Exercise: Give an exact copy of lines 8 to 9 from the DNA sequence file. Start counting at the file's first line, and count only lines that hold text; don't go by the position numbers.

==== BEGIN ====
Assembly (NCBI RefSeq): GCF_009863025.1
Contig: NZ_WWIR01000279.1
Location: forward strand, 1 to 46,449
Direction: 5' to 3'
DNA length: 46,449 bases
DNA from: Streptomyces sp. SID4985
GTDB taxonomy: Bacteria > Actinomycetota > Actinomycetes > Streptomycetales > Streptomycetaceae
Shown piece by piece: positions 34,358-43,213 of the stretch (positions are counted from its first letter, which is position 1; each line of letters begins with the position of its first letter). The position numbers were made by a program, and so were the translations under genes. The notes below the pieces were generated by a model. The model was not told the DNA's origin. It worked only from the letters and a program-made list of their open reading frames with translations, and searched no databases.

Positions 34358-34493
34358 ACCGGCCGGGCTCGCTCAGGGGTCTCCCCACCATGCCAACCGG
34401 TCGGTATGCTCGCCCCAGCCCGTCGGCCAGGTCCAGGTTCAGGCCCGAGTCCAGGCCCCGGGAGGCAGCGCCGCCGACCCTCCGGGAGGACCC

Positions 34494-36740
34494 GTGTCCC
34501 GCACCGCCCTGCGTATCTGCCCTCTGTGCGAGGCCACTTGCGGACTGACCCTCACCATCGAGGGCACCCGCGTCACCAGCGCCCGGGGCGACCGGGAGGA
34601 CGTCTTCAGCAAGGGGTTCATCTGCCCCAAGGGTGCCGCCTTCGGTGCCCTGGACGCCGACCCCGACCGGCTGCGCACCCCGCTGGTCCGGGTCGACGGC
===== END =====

Shown piece by piece: positions 34,358-43,213 of the stretch (positions are counted from its first letter, which is position 1; each line of letters begins with the position of its first letter). The position numbers were made by a program, and so were the translations under genes. The notes below the pieces were generated by a model. The model was not told the DNA's origin. It worked only from the letters and a program-made list of their open reading frames with translations, and searched no databases.

Positions 34358-34493